Soup Stock from Scratch: RE-Posting from 2009

NOTE: Since I plan to post several soup & stew recipes this month, I thought I would reprint my soup stock recipe. This is a great way to use up part of veggies you might otherwise discard or compost. Not that composting is a bad idea, but this is the first step in the recycling process: reduce waste. New soup recipe coming later in the week.

One of the jobs I held when I lived (a second time) in upstate New York was at a health food store. I was the assistant or substitute cook for the regular chef. Whenever I would help in the kitchen, the chef would have a large pot of water on the back of the stove. As she prepared salads and entrees, she would toss in all the odds and ends from the veggies: carrot tops, celery leaves, cabbage cores, etc. She even threw in egg shells for added protein.

At the end of the day, she removed the cooked veggies and discarded them, since all their goodness was now in the soup stock. (However, I had a friend who pureed them and added the thick veggies back to the soup or ate the creamy mixture separately.) Once strained, the soup was placed in the refrigerator to cool. The next day, whoever was on call would have a starter for the day’s soups. This idea is economical, ecological, and nutritious! How can it miss?

Making your own soup stock is actually a great way to utilize vegetable stems, leaves, cores, etc. that you might otherwise discard. When I posted a basic soup stock recipe in January 2007, I gave specific ingredients. This time I am providing some basic green guidelines so that you will always have some stock in the works or in the fridge for all your dishes. Below is a soup stock recipe and a recipe for a simple soup.

Concerning herbs: If I buy parsley or dill, I cut off the stems and place them in the freezer for future stock. I then use my fresh herbs in the recipes for that week. If I have leftover herbs from a recipe, I add them to the stock.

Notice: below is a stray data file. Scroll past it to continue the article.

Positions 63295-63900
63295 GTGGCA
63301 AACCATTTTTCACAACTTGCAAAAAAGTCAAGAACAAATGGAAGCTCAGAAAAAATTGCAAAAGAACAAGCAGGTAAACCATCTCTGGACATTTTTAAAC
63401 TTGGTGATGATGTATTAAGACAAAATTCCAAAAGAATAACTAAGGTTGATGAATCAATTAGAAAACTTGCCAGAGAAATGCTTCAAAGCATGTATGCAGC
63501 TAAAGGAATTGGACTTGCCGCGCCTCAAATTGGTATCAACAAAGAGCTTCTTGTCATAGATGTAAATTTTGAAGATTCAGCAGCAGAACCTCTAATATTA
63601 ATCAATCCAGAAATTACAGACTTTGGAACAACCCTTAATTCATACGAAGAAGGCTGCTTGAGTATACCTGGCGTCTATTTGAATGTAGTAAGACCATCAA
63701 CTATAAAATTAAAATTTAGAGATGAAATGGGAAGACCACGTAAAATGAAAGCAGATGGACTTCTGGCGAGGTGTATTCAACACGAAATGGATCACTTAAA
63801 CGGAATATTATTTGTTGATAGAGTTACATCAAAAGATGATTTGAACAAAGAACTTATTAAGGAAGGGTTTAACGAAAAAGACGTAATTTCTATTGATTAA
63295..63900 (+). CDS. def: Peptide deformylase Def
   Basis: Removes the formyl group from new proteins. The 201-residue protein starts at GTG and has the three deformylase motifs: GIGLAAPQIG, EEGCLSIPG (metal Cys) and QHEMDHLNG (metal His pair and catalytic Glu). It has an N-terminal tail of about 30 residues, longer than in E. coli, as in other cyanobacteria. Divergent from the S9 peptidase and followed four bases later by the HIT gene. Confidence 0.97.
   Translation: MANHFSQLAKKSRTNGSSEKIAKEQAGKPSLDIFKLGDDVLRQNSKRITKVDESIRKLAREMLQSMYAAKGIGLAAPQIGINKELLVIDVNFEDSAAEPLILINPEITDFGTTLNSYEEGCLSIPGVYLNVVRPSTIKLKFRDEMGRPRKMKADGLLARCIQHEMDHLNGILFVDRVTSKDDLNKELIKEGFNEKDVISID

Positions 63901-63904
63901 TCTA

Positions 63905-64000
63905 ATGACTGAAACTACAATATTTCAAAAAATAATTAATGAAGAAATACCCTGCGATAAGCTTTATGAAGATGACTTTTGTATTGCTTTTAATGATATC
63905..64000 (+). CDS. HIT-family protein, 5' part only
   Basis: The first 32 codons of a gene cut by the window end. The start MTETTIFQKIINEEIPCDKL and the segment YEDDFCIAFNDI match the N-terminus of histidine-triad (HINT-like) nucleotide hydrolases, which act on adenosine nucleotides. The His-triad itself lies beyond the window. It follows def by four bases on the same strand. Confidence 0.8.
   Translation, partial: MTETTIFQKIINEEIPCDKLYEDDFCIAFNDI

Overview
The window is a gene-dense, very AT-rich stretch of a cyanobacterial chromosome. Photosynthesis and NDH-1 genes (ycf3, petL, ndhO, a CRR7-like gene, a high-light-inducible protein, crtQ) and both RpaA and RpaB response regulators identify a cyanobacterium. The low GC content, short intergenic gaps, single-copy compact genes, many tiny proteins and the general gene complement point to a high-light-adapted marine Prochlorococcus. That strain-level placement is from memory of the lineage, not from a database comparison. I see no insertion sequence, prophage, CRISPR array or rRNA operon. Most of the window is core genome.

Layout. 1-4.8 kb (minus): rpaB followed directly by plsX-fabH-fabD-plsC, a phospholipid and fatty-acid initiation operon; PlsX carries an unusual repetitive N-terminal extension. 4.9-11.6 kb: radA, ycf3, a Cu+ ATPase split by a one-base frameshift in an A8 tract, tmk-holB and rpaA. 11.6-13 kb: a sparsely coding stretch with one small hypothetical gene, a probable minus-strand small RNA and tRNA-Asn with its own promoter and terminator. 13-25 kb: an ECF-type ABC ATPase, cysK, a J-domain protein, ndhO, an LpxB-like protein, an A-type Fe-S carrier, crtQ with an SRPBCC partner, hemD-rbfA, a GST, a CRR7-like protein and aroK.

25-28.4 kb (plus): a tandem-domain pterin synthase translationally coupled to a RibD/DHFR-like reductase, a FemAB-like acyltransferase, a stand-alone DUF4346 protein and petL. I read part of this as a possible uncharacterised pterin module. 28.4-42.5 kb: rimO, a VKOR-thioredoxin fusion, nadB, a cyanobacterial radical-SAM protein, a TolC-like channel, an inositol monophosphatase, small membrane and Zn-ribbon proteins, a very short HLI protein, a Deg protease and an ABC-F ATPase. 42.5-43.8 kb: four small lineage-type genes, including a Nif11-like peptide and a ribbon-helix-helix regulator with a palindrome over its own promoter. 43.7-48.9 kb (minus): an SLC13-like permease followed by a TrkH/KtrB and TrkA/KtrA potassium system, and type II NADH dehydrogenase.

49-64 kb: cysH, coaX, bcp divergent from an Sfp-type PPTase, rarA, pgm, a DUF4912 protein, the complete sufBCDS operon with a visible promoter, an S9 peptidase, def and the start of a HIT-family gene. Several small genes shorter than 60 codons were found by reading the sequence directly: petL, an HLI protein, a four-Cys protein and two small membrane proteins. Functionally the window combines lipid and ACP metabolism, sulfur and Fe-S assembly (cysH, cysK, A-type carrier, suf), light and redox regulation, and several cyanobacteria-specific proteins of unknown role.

Note: My friend Dorothy pointed out that by the time she could gather all these items, the first items would be rotten. So, if you don’t use enough veggies for a weekly broth, place the formerly discarded parts of the vegetables in the freezer, already washed, and when you have at least 2 cups of veggies, you can make the broth.

Ecological Soup Broth

Utensils: Cutting board & knife, large soup pot
Prep. Time: 20 minutes
Cooking Time: At least one hour
Category: Vegan

4-5 quarts pure water
*Any or all of the following:
garlic cloves, peeled
green parts of leeks, sliced lengthwise and washed of all sand
carrot greens, plus one or two carrots
celery tops with leaves
core from cabbage
cauliflower leaves and core
lower stems from broccoli
snapped-off stems from asparagus
beet greens, especially yellow beet greens for a golden soup color
(I sometimes put a whole beet in the soup for a richer golden color, and then eat the beet)
one sweet or white potato (optional)
onions (use up one already cut if on hand)
any other part of a vegetable that you usually discard*
herbs of choice on hand, such as parsley.

* I never have all these on hand. I am giving you a long list so you can see that almost anything works. You could add parsnips, turnips greens, jicama, radishes, etc. What you have is what you use! Also, if you are not a vegetarian, feel free to use chicken, meat, etc. in the mix. My mother always bought soup bones from the butcher for her soup.

1. Wash all the veggies and herbs well to be sure there is no sand or dirt from the stems or in the leaves.
2. Cut or slice veggies into smaller pieces and place in a large pot of water with 2 or 3 peeled garlic cloves.
3. Bring the water to a boil, simmer, and allow to cook for at least one hour, preferably two. (I sometimes put everything in my crock pot and let it stew while I am doing other errands or other cooking.)
4. After one or two hours, remove all the veggies, except carrots and perhaps potatoes.
5. Cool the strained broth. I often transfer the broth to a new pot that is not hot and place it in the ‘frig. Then, when I can handle the soup, I pour the broth into jars and place back in the fridge. I slice the potatoes and carrots to be used in the next soup or dish, if needed.

Note: You can use this nutritious broth, minus the carrot and potato, not only for soup, but for making any grain, which will give added flavor as well as a nutritious boost to your dish.  Put cooked veggies onto compost.

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